# How to compute $\sum\limits_{n=3}^{\infty}\frac{(n-3)!}{(n+2)!}$

I came across a question which required us to find $\displaystyle\sum_{n=3}^{\infty}\frac{1}{n^5-5n^3+4n}$. I simplified it to $\displaystyle\sum_{n=3}^{\infty}\frac{1}{(n-2)(n-1)n(n+1)(n+2)}$ which simplifies to $\displaystyle\sum_{n=3}^{\infty}\frac{(n-3)!}{(n+2)!}$. I thought it might have something to do with partial fractions, but since I am relatively inexperienced with them I was unable to think of anything useful to do. I tried to check WolframAlpha and it gave $$\sum_{n=3}^{m}\frac{(n-3)!}{(n+2)!}=\frac{m^4+2m^3-m^2-2m-24}{96(m-1)m(m+1)(m+2)}$$ From this it is clear that as $m\rightarrow \infty$ the sum converges to $\frac{1}{96}$, however I have no idea how to get there. Any help would be greatly appreciated!

• Are you trying to get $\dfrac{1}{96}$ as your answer? – Henry Apr 13 '12 at 12:18
• use partial fraction. – FiniteA Apr 13 '12 at 12:51
• @EmileOkada The last summation should be $\sum_{n=3}^{m}\frac{(n-3)!}{(n+2)!}=\frac{m^4+2m^3-m^2-2m-24}{96(m-1)m(m+1)(m+2)}$ - fix that – Kirthi Raman Apr 13 '12 at 12:56
• @KVRaman the extra sigma was not there originally. It must have been added later. – E.O. Apr 13 '12 at 13:16
• @Asaf: Your modification of the title was allright but the modification of the body of the post, much less so. – Did Apr 13 '12 at 13:23

Hint: There exists some $c_k$ independent of $n$ such that $$\frac1{(n-2)(n-1)n(n+1)(n+2)}=\sum_{k=-2}^2\frac{c_k}{n+k}.$$ To find $c_k$, multiply both sides by $n+k$ and evaluate the result at $n=-k$. For example, $$c_{-2}=\left.\frac1{(n-1)n(n+1)(n+2)}\right|_{n=2}=\frac1{24}.$$ Sanity check: $\sum\limits_{k=-2}^2c_k=0$ and every $c_k$ should be a multiple of $\frac1{24}$ with the sign of $(-1)^k$ and depending only on $|k|$.

Once this is done, note that the value $S$ of the series you are looking for is $$S=c_{-2}\cdot\left(\frac11+\frac12\right)+c_{-1}\cdot\left(\frac12\right)+c_{1}\cdot\left(-\frac13\right)+c_{2}\cdot\left(-\frac13-\frac14\right),$$ which yields the value you got thanks to W|A, namely, $S=\dfrac1{96}$.

• how do you get $S=c_{-2}\cdot\left(\frac11+\frac12\right)+c_{-1}\cdot\left(\frac12\right)+c_{1}\cdot\left(-\frac13\right)+c_{2}\cdot\left(-\frac13-\frac14\right)$? – noname1014 Apr 13 '12 at 12:41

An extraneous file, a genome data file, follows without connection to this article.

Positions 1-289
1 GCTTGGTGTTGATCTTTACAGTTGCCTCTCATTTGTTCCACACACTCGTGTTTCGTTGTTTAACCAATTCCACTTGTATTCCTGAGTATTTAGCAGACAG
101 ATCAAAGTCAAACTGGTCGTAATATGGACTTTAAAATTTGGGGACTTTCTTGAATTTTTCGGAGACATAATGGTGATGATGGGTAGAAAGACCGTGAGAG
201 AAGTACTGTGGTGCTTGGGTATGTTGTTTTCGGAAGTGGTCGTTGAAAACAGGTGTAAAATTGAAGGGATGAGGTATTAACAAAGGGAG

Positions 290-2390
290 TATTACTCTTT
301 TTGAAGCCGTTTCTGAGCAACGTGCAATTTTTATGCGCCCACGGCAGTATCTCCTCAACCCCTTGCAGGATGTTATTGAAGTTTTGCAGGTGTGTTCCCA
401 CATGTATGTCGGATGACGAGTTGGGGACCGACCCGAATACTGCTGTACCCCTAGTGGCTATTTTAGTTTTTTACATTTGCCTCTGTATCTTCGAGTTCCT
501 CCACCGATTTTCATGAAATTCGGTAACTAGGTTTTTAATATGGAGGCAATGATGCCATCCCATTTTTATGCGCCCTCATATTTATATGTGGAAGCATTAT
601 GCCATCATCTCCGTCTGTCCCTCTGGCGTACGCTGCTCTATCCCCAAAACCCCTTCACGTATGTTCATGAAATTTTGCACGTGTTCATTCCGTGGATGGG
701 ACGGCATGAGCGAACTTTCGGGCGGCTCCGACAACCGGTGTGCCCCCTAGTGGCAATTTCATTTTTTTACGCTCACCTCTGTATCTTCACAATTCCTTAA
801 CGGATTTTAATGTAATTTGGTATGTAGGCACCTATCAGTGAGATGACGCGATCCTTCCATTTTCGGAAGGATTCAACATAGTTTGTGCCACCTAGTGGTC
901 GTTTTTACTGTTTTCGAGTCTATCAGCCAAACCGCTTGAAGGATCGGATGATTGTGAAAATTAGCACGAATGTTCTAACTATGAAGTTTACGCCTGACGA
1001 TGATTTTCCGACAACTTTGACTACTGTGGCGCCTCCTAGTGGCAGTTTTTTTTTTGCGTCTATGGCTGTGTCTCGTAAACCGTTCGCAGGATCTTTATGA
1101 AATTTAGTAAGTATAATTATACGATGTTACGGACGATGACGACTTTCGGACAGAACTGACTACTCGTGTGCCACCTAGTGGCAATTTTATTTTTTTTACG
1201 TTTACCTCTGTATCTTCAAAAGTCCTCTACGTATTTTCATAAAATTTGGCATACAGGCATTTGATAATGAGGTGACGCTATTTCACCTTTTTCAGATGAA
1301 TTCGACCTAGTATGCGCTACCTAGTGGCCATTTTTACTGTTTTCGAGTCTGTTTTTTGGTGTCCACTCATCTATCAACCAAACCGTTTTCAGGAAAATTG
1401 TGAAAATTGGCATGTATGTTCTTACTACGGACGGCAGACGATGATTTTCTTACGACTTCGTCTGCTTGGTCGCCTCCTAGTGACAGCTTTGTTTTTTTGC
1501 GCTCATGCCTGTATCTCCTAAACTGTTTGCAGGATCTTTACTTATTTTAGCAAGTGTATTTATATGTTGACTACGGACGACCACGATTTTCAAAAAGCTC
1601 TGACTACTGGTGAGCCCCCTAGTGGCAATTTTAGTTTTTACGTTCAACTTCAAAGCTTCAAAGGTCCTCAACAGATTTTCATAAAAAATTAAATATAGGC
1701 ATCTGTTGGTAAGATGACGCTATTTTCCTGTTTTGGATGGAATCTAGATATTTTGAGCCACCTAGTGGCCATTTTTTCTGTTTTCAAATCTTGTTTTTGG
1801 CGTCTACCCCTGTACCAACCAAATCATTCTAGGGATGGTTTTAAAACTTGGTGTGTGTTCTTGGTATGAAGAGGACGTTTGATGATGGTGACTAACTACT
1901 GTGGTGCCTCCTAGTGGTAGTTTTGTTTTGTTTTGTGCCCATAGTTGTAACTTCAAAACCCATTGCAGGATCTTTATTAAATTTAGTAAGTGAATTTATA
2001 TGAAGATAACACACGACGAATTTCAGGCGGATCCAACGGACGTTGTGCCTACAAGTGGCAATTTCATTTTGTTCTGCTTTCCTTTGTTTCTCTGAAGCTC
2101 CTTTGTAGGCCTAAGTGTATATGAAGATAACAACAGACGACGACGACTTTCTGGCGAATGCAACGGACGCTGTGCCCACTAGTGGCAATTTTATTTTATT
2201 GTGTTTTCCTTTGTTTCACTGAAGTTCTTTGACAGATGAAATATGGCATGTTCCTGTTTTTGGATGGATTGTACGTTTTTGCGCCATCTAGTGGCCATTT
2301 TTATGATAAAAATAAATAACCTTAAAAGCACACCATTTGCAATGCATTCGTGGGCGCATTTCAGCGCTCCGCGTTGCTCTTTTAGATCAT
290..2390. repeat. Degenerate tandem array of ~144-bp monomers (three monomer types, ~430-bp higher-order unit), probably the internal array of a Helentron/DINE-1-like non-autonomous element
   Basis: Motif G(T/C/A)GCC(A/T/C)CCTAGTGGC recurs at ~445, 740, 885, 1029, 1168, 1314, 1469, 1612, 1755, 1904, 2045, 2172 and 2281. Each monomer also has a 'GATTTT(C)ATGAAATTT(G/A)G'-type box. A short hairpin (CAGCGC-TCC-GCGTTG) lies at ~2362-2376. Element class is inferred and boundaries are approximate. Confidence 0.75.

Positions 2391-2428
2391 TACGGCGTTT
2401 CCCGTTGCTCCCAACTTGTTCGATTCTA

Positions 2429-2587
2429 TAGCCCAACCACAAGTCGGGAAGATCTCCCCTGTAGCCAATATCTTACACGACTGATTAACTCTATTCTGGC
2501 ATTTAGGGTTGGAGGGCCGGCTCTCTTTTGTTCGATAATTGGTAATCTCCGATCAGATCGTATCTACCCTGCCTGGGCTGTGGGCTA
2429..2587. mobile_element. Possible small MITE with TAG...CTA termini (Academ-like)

• @TaoHong洪涛: by looking at presence/absence for $n=3,4$, after which the terms cancel since all are present and $\sum c_k=0$. – bgins Apr 13 '12 at 13:00
• The critical point is that we are not rearranging terms of a conditionally convergent series, but just calculating an offset of the first few terms; the $n$th terms of the original series and our series are still identical. – bgins Apr 13 '12 at 13:22
• @bgins: This is indeed the idea, unfortunately you erred with the red parts of your comment. – Did Apr 13 '12 at 13:28
• @TaoHong洪涛: (corrected, thanks Didier:)\eqalign{ S &=& c_{-2}\left(\color{green}{1+\frac12}+\frac13+\cdots\right) \\&+& c_{-1}\left(\color{green}{\frac12}+\frac13+\cdots\right) \\&+& c_{ 0}\left(\frac13+\frac14+\cdots\right) \\&+& c_{ 1}\left(\frac14+\frac15+\cdots\right) \\&+& c_{ 2}\left(\frac15+\frac16+\cdots\right) \\&=& \left(\sum_{n=3}^\infty\frac{c_k}{n}\right) + c_{-2}\left(\color{green}{1+\frac12}\right) + c_{-1}\left(\color{green}{\frac12}\right) - c_{ 1}\left(\color{red}{\frac13}\right) - c_{ 2}\left(\color{red}{\frac13+\frac14}\right)} – bgins Apr 13 '12 at 13:35

The Heaviside Method gives the partial fraction decomposition \begin{align} &\frac{1}{(n-2)(n-1)n(n+1)(n+2)}\\[6pt] &=\frac{1}{24(n-2)}-\frac{1}{6(n-1)}+\frac{1}{4n}-\frac{1}{6(n+1)}+\frac{1}{24(n+2)}\tag{1} \end{align} Notice that $$\frac{1}{24}-\frac{1}{6}+\frac{1}{4}-\frac{1}{6}+\frac{1}{24}=0\tag{2}$$ Therefore, \begin{align} &\sum_{n=3}^m\left(\frac{1}{24(n-2)}-\frac{1}{6(n-1)}+\frac{1}{4n}-\frac{1}{6(n+1)}+\frac{1}{24(n+2)}\right)\\ &=\frac{1}{24}\sum_{n=1}^{m-2}\frac1n-\frac{1}{6}\sum_{n=2}^{m-1}\frac1n+\frac{1}{4}\sum_{n=3}^{m}\frac1n-\frac{1}{6}\sum_{n=4}^{m+1}\frac1n+\frac{1}{24}\sum_{n=5}^{m+2}\frac1n\tag{\ast}\\ &=\frac{1}{24}\left(\frac11+\frac12+\frac13+\frac14\right)\\ &-\frac{1}{6}\left(\frac12+\frac13+\frac14+\frac{1}{m-1}\right)\\ &+\frac{1}{4}\left(\frac13+\frac14+\frac{1}{m-1}+\frac{1}{m}\right)\\ &-\frac{1}{6}\left(\frac14+\frac{1}{m-1}+\frac{1}{m}+\frac{1}{m+1}\right)\\ &+\frac{1}{24}\left(\frac{1}{m-1}+\frac{1}{m}+\frac{1}{m+1}+\frac{1}{m+2}\right)\\ &=\frac{m^4+2m^3-m^2-2m-24}{96(m-1)m(m+1)(m+2)}\tag{3} \end{align} where $\displaystyle\sum_{n=5}^{m-2}\frac1n$ is cancelled out of each summation in $(\ast)$ due to $(2)$.

As $m\to\infty$ the $(3)$ tends to $\dfrac{1}{96}$.

If you know partial fractions, this should be $$\frac{(n-3)!}{(n+2)!}=\frac{1}{4n}+\frac{1}{24(n-2)}+\frac{1}{24(n+2)}-\frac{1}{6(n-1)}-\frac{1}{6(n+1)}$$

And you might have to simplify the finite sum to get an expression like

$$\sum_{n=3}^{m}\frac{(n-3)!}{(n+2)!}=\frac{m^4+2m^3-m^2-2m-24}{96(m-1)m(m+1)(m+2)}$$

(n−3)!/(n+2)! = 1/[(n+2)(n+1)n(n-1)(n-2)] and you can easily solve by using fractional part.

• Read the original question again... – Thomas Apr 13 '12 at 13:26
• Sorry. I didn't see that one. – Prasad G Apr 14 '12 at 4:23